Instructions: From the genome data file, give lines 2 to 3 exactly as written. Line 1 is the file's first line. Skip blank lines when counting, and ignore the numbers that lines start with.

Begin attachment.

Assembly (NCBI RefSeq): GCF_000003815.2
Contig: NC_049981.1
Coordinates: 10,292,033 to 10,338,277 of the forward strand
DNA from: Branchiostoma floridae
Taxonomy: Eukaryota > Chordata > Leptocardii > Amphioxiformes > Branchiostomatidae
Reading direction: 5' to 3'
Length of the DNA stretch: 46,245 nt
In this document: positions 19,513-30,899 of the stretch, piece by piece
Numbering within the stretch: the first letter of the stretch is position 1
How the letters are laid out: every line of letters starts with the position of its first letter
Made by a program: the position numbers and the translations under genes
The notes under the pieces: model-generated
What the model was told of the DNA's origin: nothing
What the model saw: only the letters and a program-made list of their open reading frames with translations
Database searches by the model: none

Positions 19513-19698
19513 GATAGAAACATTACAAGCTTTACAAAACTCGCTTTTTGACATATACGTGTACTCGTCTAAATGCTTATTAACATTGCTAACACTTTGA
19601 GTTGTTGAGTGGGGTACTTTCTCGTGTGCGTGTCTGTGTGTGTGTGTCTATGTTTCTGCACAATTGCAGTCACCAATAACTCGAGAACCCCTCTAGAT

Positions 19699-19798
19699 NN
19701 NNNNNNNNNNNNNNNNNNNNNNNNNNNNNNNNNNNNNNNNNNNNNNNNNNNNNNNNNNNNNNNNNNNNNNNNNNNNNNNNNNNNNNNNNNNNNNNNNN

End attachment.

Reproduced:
Contig: NC_049981.1
Coordinates: 10,292,033 to 10,338,277 of the forward strand